This text therefore admits of two possible explanations. Either (i) Scots pine remained widespread and well-known in Wales during the medieval period or  (ii) the term ‘ffynidwydd’ had a considerable linguistic flexibility and could refer to the yew or juniper trees in the medieval period too. I am inclined to consider option (ii) as more probable. For a tree to be used as a colour metaphor necessitates the author(/s) believing their audience will understand the reference and have seen the tree. For this to be the case, we would expect some native Scots pine trees to survive into the modern period, or at the least for some macro-fossils to be found in excavations of medieval sites.


CELTIC COLOURS (the colour ‘glas’)

The second reason the reference is very important is because in the early medieval Welsh period, there doesn’t seem to have been a single word for ‘green’ as it exists in English and Welsh today. In modern Welsh we say ‘gwyrdd’, but this word has only meant green specifically since around the 14th century. Before this, the most common term used was ‘glas’ which today means only blue in Welsh. In the medieval period, ‘glas’ could also be used to refer to blue things as well as green things. This might be why the item used to illustrate the quintessential colour ‘glas’ in ‘Rhonabwy’ is actually a rather dark-green. When you think of the text like this, suddenly the author’s comparison becomes much more important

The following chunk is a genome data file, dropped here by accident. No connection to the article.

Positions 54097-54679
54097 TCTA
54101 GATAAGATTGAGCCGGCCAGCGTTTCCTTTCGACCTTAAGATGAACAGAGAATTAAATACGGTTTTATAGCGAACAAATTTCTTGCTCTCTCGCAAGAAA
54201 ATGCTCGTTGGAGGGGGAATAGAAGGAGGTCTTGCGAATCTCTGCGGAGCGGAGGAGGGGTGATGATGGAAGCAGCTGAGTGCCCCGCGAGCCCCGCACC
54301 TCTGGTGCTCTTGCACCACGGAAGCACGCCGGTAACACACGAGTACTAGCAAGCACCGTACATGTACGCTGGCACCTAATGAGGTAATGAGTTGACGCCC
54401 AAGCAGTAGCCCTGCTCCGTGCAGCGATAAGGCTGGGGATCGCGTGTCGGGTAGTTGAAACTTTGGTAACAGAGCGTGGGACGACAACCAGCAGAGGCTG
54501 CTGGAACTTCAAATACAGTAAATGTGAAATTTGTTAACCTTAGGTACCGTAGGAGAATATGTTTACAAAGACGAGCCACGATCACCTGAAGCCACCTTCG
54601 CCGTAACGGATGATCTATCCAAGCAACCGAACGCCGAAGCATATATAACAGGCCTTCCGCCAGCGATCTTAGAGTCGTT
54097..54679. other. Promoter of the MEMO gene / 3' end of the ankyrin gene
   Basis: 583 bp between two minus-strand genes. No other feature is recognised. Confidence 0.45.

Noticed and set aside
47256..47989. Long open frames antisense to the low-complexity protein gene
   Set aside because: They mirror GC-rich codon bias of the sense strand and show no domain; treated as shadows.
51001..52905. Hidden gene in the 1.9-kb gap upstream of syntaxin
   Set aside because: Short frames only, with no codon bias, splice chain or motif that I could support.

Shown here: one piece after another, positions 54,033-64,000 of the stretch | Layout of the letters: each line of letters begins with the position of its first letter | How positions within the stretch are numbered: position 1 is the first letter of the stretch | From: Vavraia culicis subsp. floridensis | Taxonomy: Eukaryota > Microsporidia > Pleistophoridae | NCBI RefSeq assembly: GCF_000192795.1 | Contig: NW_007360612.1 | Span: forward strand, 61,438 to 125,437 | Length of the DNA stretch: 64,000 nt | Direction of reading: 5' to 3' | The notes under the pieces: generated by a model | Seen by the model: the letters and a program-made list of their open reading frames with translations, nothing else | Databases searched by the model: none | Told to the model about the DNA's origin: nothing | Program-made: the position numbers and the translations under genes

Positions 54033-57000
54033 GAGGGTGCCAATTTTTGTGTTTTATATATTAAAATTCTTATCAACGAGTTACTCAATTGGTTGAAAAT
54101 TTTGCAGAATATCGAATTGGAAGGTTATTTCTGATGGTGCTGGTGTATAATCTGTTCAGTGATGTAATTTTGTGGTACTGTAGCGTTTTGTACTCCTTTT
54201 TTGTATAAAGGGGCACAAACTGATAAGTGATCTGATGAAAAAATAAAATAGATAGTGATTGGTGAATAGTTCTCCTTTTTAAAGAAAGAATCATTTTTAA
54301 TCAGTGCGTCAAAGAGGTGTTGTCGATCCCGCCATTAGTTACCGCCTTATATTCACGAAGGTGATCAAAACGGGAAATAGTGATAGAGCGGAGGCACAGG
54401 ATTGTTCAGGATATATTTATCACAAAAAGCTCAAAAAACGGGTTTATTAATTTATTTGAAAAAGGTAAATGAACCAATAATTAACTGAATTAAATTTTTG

Each of the times the word ‘green’ is used above, the word used in Welsh is ‘glas’. The translator, Davies has not taken any liberties by translating ‘glas’ as green here. Even in modern Welsh, people say ‘glaswellt’ (blue-grass) to refer to the ordinary grass you’d see on a lawn. Until recently the word ‘glas’ itself was commonly used to mean ‘young’, ‘healthy’ (Rowland, 1876). It is clear that before the modern period the word had a much broader range of meanings. This change is most probably attributable to the influence of English on the language.

The word ‘glas’ has retained its meaning in modern Gaelic. In Gaelic there are two other words (uaine, gorm) normally used for green and blue. ‘Glas’ refers to a grey-green colour. It has been romantically described to me as the colour of land on the horizon, but it is also the colour used for more natural greens. A dyed green is ‘uaine’ but hills and leaves are often ‘glas’. Interestingly the word ‘gorm’ also has an extended meaning to refer to ‘dark’ things. An archaic meaning was to use it to refer to people with dark skin.